Other Events of Interest


-  Australian Calendar of Judicial Activities


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International Conference on Court Excellence 2016, 28-29 January 2016, Singapore

As we advance into the first quarter of the 21st century, judiciaries worldwide are preparing themselves to meet the opportunities and challenges

that are being presented to them. The International Conference on Court Excellence 2016 will be held in Singapore from 28 - 29 January 2016,

and brings together judicial officers, court administrators, and experts to share perspectives on the latest trends and developments in court administration.

Click Here to Register.

For enquiries:  This email address is being protected from spambots. You need JavaScript enabled to view it.       Website: http://courtexcellenceconference.com/




Judicial Education and the Art of Judging:  From Myth to Methodology

The University of Missouri Law School held an international symposium entitled "Judicial Education and the Art of Judging:  From Myth to Methodology."  The articles from this symposium are now available on  http://scholarship.law.missouri.edu/jdr/all_issues.html  and will shortly be up on Westlaw and LexisNexis.  For those who might be interested in specific subjects, I have included the table of contents below as well as a description of the symposium issue as a whole.


  • - Judicial Education and Regulatory Capture: Does the Current System of Educating Judges Promote a Well-Functioning Judiciary and Adequately Serve the Public Interest? - S.I. Strong
  • - What Judges Want and Need: User-Friendly Foundations for Effective Judicial Education Circuit - Judge Duane Benton and Jennifer A.L. Sheldon-Sherman
  • - Judicial Bias: The Ongoing Challenge - Kathleen Mahoney 
  • - International Arbitration, Judicial Education, and Legal Elites - Catherine A. Rogers
  • - Towards a New Paradigm of Judicial Education - Chief Justice Mary R. Russell
  • - Writing Reasoned Decisions and Opinions: A Guide for Novice, Experienced, and Foreign Judges - S.I. Strong
  • - Judging as Judgment: Tying Judicial Education to Adjudication Theory - Robert G. Bone
  • - Of Judges, Law, and the River: Tacit Knowledge and the Judicial Role - Chad M. Oldfather
  • - Educating Judges—Where to From Here? - Livingston Armytage
  • - Judicial Education: Pedagogy for a Change - T. Brettel Dawson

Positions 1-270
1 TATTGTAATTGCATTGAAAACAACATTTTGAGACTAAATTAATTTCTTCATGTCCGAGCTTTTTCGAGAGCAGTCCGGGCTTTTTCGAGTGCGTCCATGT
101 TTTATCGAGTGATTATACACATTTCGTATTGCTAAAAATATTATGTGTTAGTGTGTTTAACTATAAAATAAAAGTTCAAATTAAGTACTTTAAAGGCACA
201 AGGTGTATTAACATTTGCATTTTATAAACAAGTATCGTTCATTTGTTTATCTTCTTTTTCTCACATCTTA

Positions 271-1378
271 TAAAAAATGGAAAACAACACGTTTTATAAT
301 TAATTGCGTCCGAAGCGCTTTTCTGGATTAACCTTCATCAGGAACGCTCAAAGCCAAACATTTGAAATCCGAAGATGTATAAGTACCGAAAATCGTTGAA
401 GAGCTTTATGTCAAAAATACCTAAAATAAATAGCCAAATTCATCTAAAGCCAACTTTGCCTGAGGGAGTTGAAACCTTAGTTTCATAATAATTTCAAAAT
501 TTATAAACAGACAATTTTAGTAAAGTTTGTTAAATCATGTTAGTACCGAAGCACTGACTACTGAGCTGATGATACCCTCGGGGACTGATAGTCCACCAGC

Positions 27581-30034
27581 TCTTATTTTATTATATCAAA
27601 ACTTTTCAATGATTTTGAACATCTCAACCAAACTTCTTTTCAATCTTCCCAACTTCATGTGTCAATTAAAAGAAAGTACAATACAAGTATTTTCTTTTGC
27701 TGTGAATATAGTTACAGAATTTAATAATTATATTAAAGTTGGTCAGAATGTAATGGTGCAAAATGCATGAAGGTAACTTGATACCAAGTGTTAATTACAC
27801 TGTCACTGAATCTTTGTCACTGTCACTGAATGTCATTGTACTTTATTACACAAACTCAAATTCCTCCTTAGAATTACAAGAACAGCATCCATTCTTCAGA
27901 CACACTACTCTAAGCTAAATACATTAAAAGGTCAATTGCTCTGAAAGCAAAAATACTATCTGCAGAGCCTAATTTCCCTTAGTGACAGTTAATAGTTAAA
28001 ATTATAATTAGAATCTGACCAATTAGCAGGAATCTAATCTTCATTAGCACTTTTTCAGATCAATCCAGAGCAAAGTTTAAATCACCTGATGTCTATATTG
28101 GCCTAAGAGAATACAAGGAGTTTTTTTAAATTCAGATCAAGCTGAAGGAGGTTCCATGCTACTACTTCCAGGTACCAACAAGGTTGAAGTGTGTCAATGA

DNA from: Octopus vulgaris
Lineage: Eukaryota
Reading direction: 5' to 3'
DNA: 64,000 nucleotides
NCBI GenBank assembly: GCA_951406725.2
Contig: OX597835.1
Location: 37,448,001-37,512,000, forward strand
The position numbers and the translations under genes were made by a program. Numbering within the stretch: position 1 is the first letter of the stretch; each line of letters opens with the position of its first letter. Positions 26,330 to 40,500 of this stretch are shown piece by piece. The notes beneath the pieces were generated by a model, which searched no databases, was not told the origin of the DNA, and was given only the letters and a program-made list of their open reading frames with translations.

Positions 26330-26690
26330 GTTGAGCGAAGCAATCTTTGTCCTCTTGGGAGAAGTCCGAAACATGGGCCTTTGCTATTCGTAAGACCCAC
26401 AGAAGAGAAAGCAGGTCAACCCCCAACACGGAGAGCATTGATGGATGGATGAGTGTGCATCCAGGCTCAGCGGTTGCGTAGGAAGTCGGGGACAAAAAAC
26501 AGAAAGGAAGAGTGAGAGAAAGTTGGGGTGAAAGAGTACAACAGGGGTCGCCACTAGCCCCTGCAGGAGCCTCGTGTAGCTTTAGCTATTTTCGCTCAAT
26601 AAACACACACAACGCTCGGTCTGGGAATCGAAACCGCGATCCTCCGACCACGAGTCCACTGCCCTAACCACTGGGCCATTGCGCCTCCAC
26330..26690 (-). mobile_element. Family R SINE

Judges and the judicial process have long been scrutinized by lawyers and legal academics.  As a result, a large and ever-increasing body of literature has developed on matters relating to judicial appointments, judicial independence, judicial policy making and the like.  However, there is an extremely limited amount of information on how an appointee learns to be a judge.

Conventional wisdom suggests that judges arrive on the bench already equipped with all the skills necessary to manage a courtroom and dispense justice fully, fairly and rapidly.  However, social scientists have identified a demonstrable link between judicial education and judicial performance, which suggests it is vitally important to identify and improve on best practices in judicial education.

This symposium seeks to improve the understanding of judicial education by considering several related issues.  First, if judicial education is intended to improve those skills and attributes that are unique to judges, then it is critical to understand what it is that judges do.  Therefore, a number of symposium participants will consider what it means to be a judge and what it is about judging that is different than other sorts of decision-making.

The second set of issues involves questions of pedagogy and purpose.  For example, what is the goal of judicial education?  Is it to convey information, skills or a particular cultural mindset?  Indeed, is it even reasonable to aspire to teaching what might be called the art of judging?  Though critical, these issues have seldom been discussed.  Several panelists in this symposium will nevertheless address these core concerns.

The third and final set of questions relates to educational techniques.  For example, how do questions of content affect teaching methodologies?  Do judges want (and benefit from) courses in substantive or procedural law, or are skills- or theory-based sessions better?  Given recent budget shortfalls, can distance learning replace person-to-person learning in some or all circumstances?

A distinguished set of jurists and academics will discuss these important and largely novel inquiries in conjunction with a keynote address by the Honorable Duane Benton of the United States Court of Appeals for the Eighth Circuit.  Persons interested in theoretical and practical issues relating to judicial administration and education at the state, federal and international level will find this material of interest.

For further information: This email address is being protected from spambots. You need JavaScript enabled to view it. 

Public Lecture, 'An economist and a lawyer went to lunch… reflections of the Productivity Commission’s Access to Civil Justice Inquiry'

* Lecture / Video by Dr Warren Mundy, Commissioner of the Productivity Commission
  13 February 2015, Melbourne